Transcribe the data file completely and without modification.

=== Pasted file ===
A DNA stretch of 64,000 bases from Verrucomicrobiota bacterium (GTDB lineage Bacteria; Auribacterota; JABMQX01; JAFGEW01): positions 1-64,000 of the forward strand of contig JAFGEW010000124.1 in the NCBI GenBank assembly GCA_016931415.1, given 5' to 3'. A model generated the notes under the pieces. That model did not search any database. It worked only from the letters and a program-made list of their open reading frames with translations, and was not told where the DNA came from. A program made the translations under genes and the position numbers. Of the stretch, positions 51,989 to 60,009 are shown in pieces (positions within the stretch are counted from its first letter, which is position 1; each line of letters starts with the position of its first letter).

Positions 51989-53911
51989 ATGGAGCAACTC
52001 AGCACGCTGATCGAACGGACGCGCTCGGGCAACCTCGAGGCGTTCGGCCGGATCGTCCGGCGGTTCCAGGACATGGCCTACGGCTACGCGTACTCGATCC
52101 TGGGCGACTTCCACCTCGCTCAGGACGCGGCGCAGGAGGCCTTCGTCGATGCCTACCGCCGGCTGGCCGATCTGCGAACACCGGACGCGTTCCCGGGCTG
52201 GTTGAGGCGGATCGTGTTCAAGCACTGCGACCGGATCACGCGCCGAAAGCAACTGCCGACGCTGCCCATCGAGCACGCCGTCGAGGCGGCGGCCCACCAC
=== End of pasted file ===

A DNA stretch of 64,000 bases from Verrucomicrobiota bacterium (GTDB lineage Bacteria; Auribacterota; JABMQX01; JAFGEW01): positions 1-64,000 of the forward strand of contig JAFGEW010000124.1 in the NCBI GenBank assembly GCA_016931415.1, given 5' to 3'. A model generated the notes under the pieces. That model did not search any database. It worked only from the letters and a program-made list of their open reading frames with translations, and was not told where the DNA came from. A program made the translations under genes and the position numbers. Of the stretch, positions 51,989 to 60,009 are shown in pieces (positions within the stretch are counted from its first letter, which is position 1; each line of letters starts with the position of its first letter).

Positions 51989-53911
51989 ATGGAGCAACTC
52001 AGCACGCTGATCGAACGGACGCGCTCGGGCAACCTCGAGGCGTTCGGCCGGATCGTCCGGCGGTTCCAGGACATGGCCTACGGCTACGCGTACTCGATCC
52101 TGGGCGACTTCCACCTCGCTCAGGACGCGGCGCAGGAGGCCTTCGTCGATGCCTACCGCCGGCTGGCCGATCTGCGAACACCGGACGCGTTCCCGGGCTG
52201 GTTGAGGCGGATCGTGTTCAAGCACTGCGACCGGATCACGCGCCGAAAGCAACTGCCGACGCTGCCCATCGAGCACGCCGTCGAGGCGGCGGCCCACCAC